An action presupposes that people are aware of the problem their behavior causes or the benefit a change in behavior can create (Steg et al. 2013). This means the floor workers should be aware of the implication of the production activities on energy use and of the benefits of engaging in energy efficiency. Owen and Beevor (2009) suggested that awareness creation can be done through education or making the problem visible and tangible to the people. Nevertheless, successful goal achievement requires proper communication, i.e., regular information exchange between the change agent (e.g., company management) and the receiver (e.g., the floor workers) rather than dumping information (Rogers 2003). Communication helps convincing the people (i.e., floor workers) about the importance of committing to the set goal and to managing feedback. People are more likely to act on information if it is specific and communicated in a personal manner by a person related to the receiver (Thollander and Ottosson 2008, Thollander and Ottosson 2010).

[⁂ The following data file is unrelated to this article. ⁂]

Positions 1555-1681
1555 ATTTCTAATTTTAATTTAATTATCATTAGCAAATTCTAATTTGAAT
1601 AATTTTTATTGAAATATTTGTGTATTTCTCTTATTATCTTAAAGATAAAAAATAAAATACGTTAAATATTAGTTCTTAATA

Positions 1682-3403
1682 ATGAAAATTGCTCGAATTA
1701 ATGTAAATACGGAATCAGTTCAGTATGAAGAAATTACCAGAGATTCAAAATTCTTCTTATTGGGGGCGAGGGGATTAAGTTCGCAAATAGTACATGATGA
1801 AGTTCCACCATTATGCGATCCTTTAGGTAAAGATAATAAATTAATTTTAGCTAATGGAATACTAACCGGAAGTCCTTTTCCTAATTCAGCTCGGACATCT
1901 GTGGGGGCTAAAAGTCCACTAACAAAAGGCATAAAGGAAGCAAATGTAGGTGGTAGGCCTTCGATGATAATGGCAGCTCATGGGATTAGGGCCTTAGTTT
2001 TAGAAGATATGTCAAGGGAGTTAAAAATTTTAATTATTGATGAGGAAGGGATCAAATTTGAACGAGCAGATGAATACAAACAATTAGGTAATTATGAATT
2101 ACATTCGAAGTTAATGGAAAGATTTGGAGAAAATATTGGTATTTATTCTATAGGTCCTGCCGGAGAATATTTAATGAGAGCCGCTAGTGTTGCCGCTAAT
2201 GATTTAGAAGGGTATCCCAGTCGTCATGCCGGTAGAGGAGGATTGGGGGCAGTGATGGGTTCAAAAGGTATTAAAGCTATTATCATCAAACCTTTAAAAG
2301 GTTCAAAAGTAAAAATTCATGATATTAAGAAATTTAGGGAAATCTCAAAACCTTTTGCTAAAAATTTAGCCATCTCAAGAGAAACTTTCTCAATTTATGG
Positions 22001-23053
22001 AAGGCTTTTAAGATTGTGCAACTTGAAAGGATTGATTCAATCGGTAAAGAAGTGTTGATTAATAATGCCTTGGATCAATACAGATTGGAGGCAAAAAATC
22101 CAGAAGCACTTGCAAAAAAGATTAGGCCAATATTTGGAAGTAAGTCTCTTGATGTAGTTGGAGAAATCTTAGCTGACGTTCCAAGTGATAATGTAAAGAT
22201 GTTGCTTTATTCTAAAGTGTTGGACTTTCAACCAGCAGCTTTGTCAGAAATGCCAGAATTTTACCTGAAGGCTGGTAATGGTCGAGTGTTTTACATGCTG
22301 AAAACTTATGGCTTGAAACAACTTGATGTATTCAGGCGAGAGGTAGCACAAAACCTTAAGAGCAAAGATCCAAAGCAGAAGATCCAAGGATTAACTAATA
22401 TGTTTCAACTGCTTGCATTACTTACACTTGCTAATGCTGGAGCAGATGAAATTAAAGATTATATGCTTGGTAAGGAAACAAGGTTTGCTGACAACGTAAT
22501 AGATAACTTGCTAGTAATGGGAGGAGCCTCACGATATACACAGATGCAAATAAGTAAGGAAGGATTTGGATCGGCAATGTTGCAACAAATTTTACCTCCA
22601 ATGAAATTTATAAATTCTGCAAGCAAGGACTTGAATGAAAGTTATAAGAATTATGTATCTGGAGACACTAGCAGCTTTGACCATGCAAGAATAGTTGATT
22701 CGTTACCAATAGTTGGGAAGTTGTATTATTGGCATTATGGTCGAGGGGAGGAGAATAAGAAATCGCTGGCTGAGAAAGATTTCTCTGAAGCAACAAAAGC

An individual’s personal norms, i.e., feelings of moral obligation to engage in particular environmental actions, guide pro-environmental intention or behavior (Schwartz 1973; Harland et al. 1999; Stern et al. 1999; van der Werf and Steg 2016). Studies have shown that people who feel a moral obligation to protect the environment are also more likely to intend on reducing personal-car use (Nordlund and Garvill 2003), to intend on using public transportation (Bamberg and Möser 2007), or to purchase organic food products (Thøgersen and Ölander 2006).
Environmental behavior is also guided by social norms, i.e., the explicit and implicit “rules,” guidelines, or behavioral expectations within a group or society that shape what is deemed normal or desirable (Ajzen 1991; Cialdini and Trost 1998; Frederiks et al. 2015). In other words, norms are prescriptions that tell members what they should and should not do under certain circumstances. For example, if many of your colleagues come to the workplace by bicycle, then you may also consider to bike to work. Similarly, in Sweden, it is a social norm for the employees to take part in “fika” or coffee break.
To achieve organizational goals, it is fundamental for the members to cooperate despite their self-interests (Håkonsson et al. 2016). Cooperation is important to achieve a common goal, which is beyond the reach of an individual, while there may not be any direct personal gains (Håkonsson et al. 2016). Nevertheless, cooperation gives the employees an opportunity to be visible and acknowledged, which motivates them for joint effort (Johansson 2015). Hence, employee involvement in a project and the ability to cooperate with others may affect behavioral-based energy reduction (Johansson 2015).